“When they were engaged, he immediately brought Amalia with him to Utrera to help his mom,” Angela says with a smile.
When Juan died at age 35, Amalia continued to work at the salon. When Pepita also passed away, Amalia and Ana María continued with her salon until it closed 10 years ago, and still live in Utrera today. The majority of what Angela knows about her grandmother has been told to her by her aunt, since Angela was only two years old when Pepita died.
“I remember spending time in her salon- on the patio, among her clients…”
Angela tells her story in her apartment above Obando. The house is open and comfortable, with colored glass windows like those you see in a church. As she speaks, she moves in the same way as she does through her salon. She dashes between the kitchen, preparing dinner, and the living room to separate her sons, Marcos and Pablo, during their mischievous moments.
For many years, she had other plans besides opening her own salon.
“It was only after many years that I decided to be a hair stylist,” she says. “I started out in Fine Arts.”
Angela studied ceramics at the University of Seville and moved to Greece on a Fine Arts scholarship after she finished her studies in Seville. During her three months in Greece, she met Tasio, her husband.
She pauses in her story to calm down her sons who, during the interview, have been climbing over her as if she were a jungle gym.
“Listen, I’m talking about how I met Papá…” she says tenderly. The story starts again.
At the age of 21, Angela and Tasio decided to do a long-distance relationship so he could complete his master’s program in England, and she returned to Spain. This continued for a year and a half, the two sometimes visiting one another in Greece. Later she moved to Edinburgh, where she worked various jobs. She was a housekeeper, cleaner, waitress – whatever was available.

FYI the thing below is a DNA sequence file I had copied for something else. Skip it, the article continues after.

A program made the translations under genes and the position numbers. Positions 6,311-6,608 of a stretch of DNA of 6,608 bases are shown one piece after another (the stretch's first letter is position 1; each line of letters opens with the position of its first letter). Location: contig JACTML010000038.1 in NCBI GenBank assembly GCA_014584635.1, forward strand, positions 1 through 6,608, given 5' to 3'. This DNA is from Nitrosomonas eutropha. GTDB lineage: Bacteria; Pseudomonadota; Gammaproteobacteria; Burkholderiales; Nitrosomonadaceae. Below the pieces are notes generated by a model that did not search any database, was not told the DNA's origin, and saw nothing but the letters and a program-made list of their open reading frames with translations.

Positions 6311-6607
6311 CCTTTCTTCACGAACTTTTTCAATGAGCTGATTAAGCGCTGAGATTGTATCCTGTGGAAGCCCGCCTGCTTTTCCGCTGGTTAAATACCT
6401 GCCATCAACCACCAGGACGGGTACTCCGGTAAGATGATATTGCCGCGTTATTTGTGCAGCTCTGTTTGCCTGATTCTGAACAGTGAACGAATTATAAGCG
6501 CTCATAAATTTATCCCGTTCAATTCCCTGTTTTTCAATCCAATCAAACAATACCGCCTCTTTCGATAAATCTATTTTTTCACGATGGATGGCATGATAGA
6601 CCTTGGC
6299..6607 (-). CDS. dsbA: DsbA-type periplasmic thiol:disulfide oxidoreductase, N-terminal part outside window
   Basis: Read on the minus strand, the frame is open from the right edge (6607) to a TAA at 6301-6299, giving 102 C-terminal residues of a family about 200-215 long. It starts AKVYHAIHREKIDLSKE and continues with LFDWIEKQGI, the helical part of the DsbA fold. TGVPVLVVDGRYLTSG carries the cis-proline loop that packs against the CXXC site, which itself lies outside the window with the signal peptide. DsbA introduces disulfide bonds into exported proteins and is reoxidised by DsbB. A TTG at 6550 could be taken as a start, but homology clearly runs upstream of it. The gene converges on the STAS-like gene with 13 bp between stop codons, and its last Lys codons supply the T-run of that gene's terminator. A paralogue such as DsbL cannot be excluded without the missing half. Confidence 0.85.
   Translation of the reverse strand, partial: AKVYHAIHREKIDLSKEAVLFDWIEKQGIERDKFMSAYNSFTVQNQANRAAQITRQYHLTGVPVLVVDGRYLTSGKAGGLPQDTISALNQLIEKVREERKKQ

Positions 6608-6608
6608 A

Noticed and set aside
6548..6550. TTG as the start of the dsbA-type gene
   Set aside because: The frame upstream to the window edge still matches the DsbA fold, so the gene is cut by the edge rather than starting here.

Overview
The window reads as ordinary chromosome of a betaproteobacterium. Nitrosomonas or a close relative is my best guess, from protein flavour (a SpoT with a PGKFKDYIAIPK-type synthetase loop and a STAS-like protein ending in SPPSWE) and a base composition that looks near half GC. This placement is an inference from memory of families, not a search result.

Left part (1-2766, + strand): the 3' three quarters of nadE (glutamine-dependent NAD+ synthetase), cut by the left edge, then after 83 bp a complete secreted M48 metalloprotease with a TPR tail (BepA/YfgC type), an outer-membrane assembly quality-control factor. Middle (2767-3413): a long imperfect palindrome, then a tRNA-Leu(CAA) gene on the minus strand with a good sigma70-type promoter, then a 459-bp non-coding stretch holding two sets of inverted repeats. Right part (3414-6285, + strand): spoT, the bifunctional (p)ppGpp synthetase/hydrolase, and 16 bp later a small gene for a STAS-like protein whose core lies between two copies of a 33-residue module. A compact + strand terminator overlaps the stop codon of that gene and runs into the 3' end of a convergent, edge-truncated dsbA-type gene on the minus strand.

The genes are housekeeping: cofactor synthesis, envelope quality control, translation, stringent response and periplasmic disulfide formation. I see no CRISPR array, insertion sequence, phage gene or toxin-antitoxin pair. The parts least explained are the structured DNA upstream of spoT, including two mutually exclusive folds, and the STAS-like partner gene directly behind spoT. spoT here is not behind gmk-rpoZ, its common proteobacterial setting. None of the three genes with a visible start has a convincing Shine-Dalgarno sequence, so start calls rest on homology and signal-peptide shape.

“I worked like this until I learned English, and I knew I had to do something different with my life,” says Angela, who now switches easily between Spanish and English with her clients. She began to study hair styling in Edinburgh.
Eventually, she wanted to be closer to Spain and her family in Utrera. The two moved to Lisbon for a year, for her husband’s post doctorate in Social Anthropology. Angela returned briefly to Sevilla for the birth of Marcos, her oldest son, and afterwards, they moved to Seville for good in 2014. She started working in various salons, but for long hours with little pay.
“I was fired from one of my jobs once my boss found out I was pregnant,” says Angela, looking over at Marcos and Pablo, who are laughing and playing with the cat. Her expression is hard. “This happens often in Spain, and people don’t want to find a lawyer because the process takes so much time.”
Across the living room, Marcos interrupts her again, yelling excitedly.
“With me, Mamá, with me?”
A smile appears on Angela’s face.
“No honey, with Pablo. It was when you were already born…”
Although she didn’t continue with Fine Arts, mostly because of the lack of work, art is the foundation of her work.
“For me, it’s an art form, and what I do in my salon is very artistic. You can transform someone into something marvelous,” she says.
Tomorrow is another day. Angela will leave her apartment to go downstairs and prepare for her clients. Her husband will come by later with her sons, laughing and talking with her from the entrance, still giving her space to do her work.
“She is so similar to me, and to Pepita” says her aunt Ana María, watching her niece as she works. “Her skin, her expressions…”
If this moment was a photo, it would resemble the ones on the wall: an entrepreneur, her family close by, writing her own story. •